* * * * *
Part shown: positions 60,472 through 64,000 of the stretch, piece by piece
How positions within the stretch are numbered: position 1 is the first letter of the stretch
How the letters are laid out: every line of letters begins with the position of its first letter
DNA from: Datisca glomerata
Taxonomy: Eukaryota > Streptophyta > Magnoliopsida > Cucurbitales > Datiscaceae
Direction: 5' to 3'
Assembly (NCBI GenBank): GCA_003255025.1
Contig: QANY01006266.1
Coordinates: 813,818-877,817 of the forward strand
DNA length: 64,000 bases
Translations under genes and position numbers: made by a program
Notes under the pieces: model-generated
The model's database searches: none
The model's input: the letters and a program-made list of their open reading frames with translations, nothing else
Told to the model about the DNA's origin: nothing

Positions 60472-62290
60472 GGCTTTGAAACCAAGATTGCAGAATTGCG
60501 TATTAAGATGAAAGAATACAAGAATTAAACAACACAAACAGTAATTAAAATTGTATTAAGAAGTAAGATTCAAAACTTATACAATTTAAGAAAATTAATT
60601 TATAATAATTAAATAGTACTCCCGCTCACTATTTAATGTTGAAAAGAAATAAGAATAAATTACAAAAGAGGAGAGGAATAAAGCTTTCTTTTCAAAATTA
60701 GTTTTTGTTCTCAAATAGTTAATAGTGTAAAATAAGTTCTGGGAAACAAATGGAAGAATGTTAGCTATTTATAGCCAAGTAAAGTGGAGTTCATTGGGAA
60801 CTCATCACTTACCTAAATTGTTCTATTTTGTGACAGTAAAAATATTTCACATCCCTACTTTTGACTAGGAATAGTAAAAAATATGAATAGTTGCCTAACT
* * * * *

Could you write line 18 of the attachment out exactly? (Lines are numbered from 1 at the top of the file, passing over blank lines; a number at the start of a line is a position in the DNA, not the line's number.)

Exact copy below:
60501 TATTAAGATGAAAGAATACAAGAATTAAACAACACAAACAGTAATTAAAATTGTATTAAGAAGTAAGATTCAAAACTTATACAATTTAAGAAAATTAATT